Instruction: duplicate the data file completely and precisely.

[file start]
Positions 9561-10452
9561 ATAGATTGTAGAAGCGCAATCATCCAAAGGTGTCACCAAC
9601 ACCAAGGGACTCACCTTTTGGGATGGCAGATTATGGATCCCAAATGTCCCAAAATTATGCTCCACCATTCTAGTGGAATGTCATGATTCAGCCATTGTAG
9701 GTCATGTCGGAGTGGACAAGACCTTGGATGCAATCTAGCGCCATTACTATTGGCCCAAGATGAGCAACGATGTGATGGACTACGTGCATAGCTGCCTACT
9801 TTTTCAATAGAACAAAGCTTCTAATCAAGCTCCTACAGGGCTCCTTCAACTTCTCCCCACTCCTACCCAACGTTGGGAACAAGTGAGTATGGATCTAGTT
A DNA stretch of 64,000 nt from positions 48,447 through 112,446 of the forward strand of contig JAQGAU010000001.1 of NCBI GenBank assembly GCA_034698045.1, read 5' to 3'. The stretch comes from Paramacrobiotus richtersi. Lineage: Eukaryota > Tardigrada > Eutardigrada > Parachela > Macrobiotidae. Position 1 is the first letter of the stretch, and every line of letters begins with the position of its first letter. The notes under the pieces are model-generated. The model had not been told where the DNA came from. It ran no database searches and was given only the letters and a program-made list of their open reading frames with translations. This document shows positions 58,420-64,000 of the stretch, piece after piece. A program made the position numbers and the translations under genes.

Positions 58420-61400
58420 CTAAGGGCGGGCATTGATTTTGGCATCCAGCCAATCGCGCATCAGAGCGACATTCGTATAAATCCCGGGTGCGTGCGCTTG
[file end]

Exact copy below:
Positions 9561-10452
9561 ATAGATTGTAGAAGCGCAATCATCCAAAGGTGTCACCAAC
9601 ACCAAGGGACTCACCTTTTGGGATGGCAGATTATGGATCCCAAATGTCCCAAAATTATGCTCCACCATTCTAGTGGAATGTCATGATTCAGCCATTGTAG
9701 GTCATGTCGGAGTGGACAAGACCTTGGATGCAATCTAGCGCCATTACTATTGGCCCAAGATGAGCAACGATGTGATGGACTACGTGCATAGCTGCCTACT
9801 TTTTCAATAGAACAAAGCTTCTAATCAAGCTCCTACAGGGCTCCTTCAACTTCTCCCCACTCCTACCCAACGTTGGGAACAAGTGAGTATGGATCTAGTT
A DNA stretch of 64,000 nt from positions 48,447 through 112,446 of the forward strand of contig JAQGAU010000001.1 of NCBI GenBank assembly GCA_034698045.1, read 5' to 3'. The stretch comes from Paramacrobiotus richtersi. Lineage: Eukaryota > Tardigrada > Eutardigrada > Parachela > Macrobiotidae. Position 1 is the first letter of the stretch, and every line of letters begins with the position of its first letter. The notes under the pieces are model-generated. The model had not been told where the DNA came from. It ran no database searches and was given only the letters and a program-made list of their open reading frames with translations. This document shows positions 58,420-64,000 of the stretch, piece after piece. A program made the position numbers and the translations under genes.

Positions 58420-61400
58420 CTAAGGGCGGGCATTGATTTTGGCATCCAGCCAATCGCGCATCAGAGCGACATTCGTATAAATCCCGGGTGCGTGCGCTTG